He was walking up the handicapped ramp at Haddad Riverfront Park following the 21-gun salute and playing of taps at the end of the 2015 Veterans Day Program. I watched Sergeant Lewis stop to rest on a stone bench and asked if he would be willing to share his story of being a P.O.W. during the Korean War.
He looked at me, but didn’t speak.
In fact, Lewis couldn’t speak until he drew an inhaler out of his pocket, and pumped some medication into his oxygen-deprived lungs. Lewis breathed as deeply as he could, explaining with hesitant whispers, that he had emphysema so it was difficult to catch his breath.
Lewis held the inhaler in his hand telling me that what he really needs is a portable oxygen concentrator so he can breathe more easily when he’s away from home and can’t use a bulky nebulizer.
The Purple Heart veteran says he’s tried to get an O2 concentrator through his military medical benefits, but has been denied because VA doctors want “proof” he needs one.
This “need for proof” is reminiscent of Lee’s extended battle to be recognized as a prisoner of war and the long-delayed acknowledgement that he deserved to receive a Purple Heart.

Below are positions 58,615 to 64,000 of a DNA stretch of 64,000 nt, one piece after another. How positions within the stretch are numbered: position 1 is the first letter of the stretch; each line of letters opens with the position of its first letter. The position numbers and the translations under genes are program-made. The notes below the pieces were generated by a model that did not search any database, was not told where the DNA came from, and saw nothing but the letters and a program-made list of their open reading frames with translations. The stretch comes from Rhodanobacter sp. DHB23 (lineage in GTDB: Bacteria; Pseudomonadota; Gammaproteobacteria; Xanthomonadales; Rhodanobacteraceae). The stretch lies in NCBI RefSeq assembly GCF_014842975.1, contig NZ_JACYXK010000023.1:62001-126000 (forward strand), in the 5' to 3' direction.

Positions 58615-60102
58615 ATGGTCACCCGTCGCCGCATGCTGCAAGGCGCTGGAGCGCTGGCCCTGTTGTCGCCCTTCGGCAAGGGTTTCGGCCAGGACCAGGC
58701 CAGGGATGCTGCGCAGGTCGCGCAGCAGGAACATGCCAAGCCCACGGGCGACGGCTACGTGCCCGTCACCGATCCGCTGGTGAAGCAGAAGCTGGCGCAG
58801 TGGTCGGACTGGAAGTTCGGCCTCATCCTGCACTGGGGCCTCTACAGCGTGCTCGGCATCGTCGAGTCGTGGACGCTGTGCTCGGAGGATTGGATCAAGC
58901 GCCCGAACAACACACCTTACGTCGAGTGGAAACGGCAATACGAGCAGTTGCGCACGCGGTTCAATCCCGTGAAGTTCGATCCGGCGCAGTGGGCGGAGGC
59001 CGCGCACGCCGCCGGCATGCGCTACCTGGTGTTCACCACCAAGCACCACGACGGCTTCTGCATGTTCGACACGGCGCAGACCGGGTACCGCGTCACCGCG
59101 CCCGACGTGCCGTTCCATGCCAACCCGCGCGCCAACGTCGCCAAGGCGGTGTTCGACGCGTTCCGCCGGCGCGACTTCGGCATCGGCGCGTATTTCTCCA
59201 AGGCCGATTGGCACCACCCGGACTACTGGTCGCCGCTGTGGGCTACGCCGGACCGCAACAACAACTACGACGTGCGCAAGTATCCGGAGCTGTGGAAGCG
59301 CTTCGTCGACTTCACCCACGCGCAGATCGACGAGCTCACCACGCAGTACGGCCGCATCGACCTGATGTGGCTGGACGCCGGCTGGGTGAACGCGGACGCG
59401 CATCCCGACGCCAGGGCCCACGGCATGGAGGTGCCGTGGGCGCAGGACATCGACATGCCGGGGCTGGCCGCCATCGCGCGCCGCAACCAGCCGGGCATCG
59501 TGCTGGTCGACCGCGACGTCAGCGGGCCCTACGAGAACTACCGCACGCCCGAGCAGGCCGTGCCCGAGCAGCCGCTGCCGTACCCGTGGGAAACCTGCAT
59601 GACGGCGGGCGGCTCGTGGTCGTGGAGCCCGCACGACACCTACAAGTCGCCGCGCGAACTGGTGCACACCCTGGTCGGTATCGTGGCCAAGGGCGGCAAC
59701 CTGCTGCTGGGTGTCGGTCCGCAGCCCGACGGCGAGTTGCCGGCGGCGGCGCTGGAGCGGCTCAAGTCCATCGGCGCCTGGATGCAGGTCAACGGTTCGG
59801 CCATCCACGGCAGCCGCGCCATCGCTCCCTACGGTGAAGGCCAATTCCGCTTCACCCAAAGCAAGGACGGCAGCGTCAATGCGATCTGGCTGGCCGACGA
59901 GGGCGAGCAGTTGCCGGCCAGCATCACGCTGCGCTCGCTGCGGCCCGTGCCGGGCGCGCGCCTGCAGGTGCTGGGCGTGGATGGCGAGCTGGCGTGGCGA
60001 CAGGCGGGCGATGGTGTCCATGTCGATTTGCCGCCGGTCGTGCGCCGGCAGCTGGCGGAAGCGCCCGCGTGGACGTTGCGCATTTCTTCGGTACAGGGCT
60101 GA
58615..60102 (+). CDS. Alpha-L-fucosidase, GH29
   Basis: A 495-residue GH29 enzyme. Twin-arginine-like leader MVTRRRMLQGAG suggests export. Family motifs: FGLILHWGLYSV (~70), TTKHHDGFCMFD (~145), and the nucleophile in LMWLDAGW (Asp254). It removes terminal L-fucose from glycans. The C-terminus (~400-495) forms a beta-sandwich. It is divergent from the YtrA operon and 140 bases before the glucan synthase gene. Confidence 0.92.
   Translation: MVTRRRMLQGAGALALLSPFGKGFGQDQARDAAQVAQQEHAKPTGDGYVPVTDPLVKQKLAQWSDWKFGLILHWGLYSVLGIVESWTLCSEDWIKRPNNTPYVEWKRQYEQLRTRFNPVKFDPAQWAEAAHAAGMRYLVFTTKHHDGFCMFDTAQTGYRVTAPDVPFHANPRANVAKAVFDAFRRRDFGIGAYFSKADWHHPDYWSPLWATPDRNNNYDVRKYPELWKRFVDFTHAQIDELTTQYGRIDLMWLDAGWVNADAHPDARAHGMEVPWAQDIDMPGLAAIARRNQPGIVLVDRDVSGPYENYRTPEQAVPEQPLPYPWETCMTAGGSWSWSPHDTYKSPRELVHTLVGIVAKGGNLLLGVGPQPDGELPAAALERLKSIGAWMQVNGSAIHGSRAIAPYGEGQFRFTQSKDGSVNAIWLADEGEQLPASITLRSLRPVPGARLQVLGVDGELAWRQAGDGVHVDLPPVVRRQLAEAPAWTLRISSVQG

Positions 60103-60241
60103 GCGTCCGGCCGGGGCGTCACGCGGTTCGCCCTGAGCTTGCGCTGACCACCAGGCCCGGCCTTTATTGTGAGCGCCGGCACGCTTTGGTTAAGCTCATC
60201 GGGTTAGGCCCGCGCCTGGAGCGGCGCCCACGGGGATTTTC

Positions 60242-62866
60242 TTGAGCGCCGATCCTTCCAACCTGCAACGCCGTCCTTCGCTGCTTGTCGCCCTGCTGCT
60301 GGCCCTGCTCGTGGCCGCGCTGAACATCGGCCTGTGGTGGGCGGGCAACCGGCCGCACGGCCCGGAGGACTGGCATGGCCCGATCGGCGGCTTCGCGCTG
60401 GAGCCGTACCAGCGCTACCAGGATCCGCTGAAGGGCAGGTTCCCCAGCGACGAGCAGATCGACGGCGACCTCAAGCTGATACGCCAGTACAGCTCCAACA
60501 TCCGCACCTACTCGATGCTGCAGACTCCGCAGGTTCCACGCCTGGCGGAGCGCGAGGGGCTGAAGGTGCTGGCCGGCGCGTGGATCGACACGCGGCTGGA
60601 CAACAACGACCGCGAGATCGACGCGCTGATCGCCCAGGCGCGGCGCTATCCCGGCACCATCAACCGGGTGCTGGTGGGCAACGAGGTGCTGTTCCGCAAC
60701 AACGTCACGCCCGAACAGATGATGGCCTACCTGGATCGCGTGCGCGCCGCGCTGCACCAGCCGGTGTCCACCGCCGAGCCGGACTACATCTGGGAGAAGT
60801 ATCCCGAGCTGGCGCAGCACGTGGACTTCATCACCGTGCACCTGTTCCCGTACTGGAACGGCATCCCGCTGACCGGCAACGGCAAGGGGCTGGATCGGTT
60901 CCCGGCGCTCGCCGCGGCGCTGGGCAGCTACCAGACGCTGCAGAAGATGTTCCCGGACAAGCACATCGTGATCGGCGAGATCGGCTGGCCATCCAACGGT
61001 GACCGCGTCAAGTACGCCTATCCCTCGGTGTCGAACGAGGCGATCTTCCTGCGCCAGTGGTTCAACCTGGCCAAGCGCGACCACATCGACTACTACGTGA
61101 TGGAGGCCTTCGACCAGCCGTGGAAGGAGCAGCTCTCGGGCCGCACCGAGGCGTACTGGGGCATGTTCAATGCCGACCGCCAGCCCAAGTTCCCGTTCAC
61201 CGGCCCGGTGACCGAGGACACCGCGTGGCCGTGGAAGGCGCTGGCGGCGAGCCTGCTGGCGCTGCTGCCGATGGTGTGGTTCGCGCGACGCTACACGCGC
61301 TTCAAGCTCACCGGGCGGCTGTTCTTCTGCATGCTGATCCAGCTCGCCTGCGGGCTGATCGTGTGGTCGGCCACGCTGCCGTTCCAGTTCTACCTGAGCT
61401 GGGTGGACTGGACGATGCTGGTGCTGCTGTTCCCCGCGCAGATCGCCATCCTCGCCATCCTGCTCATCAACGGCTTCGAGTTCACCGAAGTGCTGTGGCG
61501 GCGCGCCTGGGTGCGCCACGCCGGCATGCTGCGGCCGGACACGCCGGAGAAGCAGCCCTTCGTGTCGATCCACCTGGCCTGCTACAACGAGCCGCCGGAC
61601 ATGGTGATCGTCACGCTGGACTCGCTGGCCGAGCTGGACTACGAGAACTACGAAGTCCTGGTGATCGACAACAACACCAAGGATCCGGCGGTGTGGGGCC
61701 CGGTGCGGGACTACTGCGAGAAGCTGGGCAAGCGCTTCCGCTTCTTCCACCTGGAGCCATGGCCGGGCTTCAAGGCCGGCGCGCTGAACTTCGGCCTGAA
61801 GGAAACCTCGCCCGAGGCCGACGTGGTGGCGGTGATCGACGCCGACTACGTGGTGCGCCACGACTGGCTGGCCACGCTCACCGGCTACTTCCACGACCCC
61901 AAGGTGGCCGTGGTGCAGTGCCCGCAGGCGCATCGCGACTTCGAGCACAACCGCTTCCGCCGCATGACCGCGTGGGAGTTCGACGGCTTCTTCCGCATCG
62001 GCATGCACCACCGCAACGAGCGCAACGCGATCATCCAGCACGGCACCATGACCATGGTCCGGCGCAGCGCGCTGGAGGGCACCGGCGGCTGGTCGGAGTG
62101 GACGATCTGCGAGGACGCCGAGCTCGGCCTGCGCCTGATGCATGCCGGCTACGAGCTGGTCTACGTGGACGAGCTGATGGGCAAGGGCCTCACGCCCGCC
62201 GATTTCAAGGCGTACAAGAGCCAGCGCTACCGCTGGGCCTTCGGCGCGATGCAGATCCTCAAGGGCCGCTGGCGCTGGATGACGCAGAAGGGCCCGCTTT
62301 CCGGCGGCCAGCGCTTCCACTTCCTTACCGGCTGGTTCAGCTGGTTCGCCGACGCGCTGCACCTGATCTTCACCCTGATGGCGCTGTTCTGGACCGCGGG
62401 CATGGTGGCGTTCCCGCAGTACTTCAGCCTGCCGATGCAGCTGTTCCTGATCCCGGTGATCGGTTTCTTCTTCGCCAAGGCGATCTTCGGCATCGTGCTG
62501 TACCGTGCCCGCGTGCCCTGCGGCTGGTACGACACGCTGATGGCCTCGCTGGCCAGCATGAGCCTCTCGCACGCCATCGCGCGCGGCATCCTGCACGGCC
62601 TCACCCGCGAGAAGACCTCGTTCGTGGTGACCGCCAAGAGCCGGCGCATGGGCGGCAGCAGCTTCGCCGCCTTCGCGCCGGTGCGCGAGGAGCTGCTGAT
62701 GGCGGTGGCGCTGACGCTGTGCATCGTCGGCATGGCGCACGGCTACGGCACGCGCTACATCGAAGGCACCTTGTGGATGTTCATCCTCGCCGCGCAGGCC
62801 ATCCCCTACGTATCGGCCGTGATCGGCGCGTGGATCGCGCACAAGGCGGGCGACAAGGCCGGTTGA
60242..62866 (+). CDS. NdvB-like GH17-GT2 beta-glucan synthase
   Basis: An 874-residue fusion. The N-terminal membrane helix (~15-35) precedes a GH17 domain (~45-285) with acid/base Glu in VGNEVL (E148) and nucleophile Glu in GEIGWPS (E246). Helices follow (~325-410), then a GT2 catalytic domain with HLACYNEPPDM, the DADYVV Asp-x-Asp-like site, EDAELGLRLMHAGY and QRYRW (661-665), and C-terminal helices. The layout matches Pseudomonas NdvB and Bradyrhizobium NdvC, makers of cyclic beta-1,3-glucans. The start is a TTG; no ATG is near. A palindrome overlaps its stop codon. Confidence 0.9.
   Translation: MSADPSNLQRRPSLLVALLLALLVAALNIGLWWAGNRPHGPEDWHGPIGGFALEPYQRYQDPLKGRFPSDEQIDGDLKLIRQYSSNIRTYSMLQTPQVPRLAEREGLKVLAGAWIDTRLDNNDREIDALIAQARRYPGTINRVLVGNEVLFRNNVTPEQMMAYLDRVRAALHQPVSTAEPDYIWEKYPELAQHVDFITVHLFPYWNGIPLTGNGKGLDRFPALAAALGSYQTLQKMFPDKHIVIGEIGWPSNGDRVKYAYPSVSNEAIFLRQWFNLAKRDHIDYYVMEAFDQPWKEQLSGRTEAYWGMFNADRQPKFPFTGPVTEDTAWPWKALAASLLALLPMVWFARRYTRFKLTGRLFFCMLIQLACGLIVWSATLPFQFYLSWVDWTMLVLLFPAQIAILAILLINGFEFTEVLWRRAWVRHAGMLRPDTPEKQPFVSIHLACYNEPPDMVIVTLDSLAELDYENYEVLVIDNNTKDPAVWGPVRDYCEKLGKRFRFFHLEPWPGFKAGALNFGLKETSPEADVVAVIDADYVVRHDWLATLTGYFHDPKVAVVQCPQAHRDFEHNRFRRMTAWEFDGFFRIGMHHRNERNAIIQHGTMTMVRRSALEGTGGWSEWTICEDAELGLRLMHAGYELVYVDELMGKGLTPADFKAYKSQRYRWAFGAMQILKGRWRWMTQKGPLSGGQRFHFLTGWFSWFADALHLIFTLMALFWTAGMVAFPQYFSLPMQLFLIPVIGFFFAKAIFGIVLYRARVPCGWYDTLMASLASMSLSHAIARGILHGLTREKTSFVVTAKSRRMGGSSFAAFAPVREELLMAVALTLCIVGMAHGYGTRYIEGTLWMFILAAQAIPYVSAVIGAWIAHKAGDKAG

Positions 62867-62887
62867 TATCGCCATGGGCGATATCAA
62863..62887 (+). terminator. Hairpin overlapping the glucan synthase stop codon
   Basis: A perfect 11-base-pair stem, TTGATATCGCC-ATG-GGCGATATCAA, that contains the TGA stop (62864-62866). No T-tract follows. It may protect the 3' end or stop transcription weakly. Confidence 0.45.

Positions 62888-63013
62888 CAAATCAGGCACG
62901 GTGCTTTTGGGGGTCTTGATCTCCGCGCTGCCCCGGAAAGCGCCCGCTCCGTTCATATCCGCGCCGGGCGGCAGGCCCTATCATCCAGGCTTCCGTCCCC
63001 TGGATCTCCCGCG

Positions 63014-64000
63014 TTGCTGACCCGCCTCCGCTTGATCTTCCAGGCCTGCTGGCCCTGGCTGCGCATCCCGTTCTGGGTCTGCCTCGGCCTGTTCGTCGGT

When Lewis initially tried to claim his P.O.W. benefits, following his service in both Korea and Vietnam, he was told there was no official record in the military’s computer system to prove he’d been captured, escaped, and captured again during the Korean conflict.
Turns out, Lewis’ name was written in the margins of Korean War records along with the names of other POW’s who had died while in captivity.
Once the records were corrected to show Lewis was still living, he was granted his P.O.W. status and finally given his well-deserved Purple Heart in September of this year.
Now Lewis is being asked to produce proof once again that he deserves the P.O.W benefits he earned while serving as a member of the 92nd Armored Field Artillery Battalion.
This current fight creates a dilemma for Lewis who serves as the head of West Virginia’s chapter of American Ex-Prisoners of War. His assignment is to help former P.O.W’s and their families get the benefits they deserve.
Can you imagine how Lewis feels when he arrives at a meeting, barely able to speak because he can’t catch his breath?
Lewis describes it this way, “What am I supposed to tell them when I can’t get the equipment I need to help me breathe?”
It took Sergeant Willie J. Lewis 62-years to get his well-deserved Purple Heart. I don’t think it should take another minute for him to get a portable oxygen concentrator so he can breathe with ease and help other ex-P.O.W.’s get the assistance they need to survive and thrive.